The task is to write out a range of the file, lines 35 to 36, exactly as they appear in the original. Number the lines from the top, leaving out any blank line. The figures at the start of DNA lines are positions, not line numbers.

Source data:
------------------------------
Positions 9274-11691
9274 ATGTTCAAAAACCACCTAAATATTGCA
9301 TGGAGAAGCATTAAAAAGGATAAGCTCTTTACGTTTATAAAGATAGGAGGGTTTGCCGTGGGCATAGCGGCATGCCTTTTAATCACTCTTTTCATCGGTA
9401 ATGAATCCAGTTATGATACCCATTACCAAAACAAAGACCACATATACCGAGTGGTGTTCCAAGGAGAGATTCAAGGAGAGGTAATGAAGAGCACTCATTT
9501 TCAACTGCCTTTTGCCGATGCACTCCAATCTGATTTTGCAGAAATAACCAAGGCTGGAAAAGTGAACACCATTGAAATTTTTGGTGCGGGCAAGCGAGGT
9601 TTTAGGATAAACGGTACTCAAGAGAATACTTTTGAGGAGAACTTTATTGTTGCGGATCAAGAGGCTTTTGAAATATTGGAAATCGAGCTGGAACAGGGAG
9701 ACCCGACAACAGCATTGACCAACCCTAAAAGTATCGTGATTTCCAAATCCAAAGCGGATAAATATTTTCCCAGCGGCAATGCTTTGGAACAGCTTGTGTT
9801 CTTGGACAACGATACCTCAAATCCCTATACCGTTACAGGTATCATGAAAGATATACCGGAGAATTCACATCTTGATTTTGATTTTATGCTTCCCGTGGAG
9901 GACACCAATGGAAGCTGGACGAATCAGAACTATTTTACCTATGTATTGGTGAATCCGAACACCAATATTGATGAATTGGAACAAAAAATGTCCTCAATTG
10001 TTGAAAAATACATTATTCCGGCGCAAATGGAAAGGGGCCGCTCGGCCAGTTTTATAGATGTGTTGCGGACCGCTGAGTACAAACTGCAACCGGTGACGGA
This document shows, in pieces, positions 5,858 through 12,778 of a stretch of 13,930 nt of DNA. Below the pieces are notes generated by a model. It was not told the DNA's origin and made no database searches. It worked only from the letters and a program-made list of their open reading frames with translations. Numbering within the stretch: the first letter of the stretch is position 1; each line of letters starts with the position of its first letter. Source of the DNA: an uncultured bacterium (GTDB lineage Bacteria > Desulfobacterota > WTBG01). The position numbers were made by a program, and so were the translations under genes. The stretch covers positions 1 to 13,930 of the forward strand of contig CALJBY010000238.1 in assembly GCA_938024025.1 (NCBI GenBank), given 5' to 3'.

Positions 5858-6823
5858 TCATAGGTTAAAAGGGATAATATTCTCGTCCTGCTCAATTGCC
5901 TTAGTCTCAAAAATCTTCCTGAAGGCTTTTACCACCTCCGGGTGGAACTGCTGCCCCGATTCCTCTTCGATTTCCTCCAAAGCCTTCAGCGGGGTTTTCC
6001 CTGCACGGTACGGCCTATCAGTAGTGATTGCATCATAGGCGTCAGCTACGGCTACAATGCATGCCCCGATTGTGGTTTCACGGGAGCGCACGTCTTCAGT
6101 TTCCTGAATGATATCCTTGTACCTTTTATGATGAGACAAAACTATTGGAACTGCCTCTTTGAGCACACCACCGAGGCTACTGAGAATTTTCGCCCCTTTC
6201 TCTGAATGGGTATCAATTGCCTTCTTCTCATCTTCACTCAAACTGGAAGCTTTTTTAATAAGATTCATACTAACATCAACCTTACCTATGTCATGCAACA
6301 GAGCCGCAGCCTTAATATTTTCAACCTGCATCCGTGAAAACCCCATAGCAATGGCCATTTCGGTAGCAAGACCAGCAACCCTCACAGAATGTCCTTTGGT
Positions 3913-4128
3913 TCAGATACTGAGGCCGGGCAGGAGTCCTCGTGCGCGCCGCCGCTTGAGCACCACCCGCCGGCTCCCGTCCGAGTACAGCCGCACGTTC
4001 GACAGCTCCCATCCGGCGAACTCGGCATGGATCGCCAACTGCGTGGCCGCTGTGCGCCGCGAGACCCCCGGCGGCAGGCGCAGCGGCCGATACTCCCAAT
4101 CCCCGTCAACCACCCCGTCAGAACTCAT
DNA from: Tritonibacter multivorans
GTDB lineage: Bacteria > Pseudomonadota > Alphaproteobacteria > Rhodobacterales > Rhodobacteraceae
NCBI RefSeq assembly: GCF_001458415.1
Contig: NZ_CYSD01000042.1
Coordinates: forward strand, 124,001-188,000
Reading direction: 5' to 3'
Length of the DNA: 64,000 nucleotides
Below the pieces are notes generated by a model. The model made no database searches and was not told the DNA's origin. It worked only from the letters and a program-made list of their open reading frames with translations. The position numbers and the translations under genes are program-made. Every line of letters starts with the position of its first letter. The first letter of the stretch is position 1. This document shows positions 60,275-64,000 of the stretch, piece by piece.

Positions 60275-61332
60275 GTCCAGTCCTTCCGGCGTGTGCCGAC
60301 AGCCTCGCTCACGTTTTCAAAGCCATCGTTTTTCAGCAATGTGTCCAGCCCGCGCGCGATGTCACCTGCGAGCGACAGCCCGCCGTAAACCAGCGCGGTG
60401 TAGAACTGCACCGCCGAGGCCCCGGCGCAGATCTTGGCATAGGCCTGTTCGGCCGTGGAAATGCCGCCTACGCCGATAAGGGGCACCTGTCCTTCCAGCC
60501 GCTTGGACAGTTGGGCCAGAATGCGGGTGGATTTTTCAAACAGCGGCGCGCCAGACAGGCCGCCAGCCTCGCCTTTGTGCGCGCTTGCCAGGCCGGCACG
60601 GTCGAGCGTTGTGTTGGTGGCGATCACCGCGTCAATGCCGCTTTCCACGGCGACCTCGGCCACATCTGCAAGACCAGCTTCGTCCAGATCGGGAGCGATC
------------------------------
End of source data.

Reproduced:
60501 GCTTGGACAGTTGGGCCAGAATGCGGGTGGATTTTTCAAACAGCGGCGCGCCAGACAGGCCGCCAGCCTCGCCTTTGTGCGCGCTTGCCAGGCCGGCACG
60601 GTCGAGCGTTGTGTTGGTGGCGATCACCGCGTCAATGCCGCTTTCCACGGCGACCTCGGCCACATCTGCAAGACCAGCTTCGTCCAGATCGGGAGCGATC